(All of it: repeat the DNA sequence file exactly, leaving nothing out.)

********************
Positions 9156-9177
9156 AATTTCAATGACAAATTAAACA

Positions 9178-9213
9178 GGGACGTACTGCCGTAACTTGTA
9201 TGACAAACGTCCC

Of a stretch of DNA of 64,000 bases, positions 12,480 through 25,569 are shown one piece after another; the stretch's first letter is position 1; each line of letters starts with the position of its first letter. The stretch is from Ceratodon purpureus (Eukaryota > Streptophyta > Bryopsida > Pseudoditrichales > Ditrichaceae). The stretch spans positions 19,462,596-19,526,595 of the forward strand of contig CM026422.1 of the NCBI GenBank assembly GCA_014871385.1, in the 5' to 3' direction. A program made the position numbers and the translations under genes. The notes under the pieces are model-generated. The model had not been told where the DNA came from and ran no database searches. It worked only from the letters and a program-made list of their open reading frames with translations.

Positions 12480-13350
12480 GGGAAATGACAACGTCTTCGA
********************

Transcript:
Positions 9156-9177
9156 AATTTCAATGACAAATTAAACA

Positions 9178-9213
9178 GGGACGTACTGCCGTAACTTGTA
9201 TGACAAACGTCCC

Of a stretch of DNA of 64,000 bases, positions 12,480 through 25,569 are shown one piece after another; the stretch's first letter is position 1; each line of letters starts with the position of its first letter. The stretch is from Ceratodon purpureus (Eukaryota > Streptophyta > Bryopsida > Pseudoditrichales > Ditrichaceae). The stretch spans positions 19,462,596-19,526,595 of the forward strand of contig CM026422.1 of the NCBI GenBank assembly GCA_014871385.1, in the 5' to 3' direction. A program made the position numbers and the translations under genes. The notes under the pieces are model-generated. The model had not been told where the DNA came from and ran no database searches. It worked only from the letters and a program-made list of their open reading frames with translations.

Positions 12480-13350
12480 GGGAAATGACAACGTCTTCGA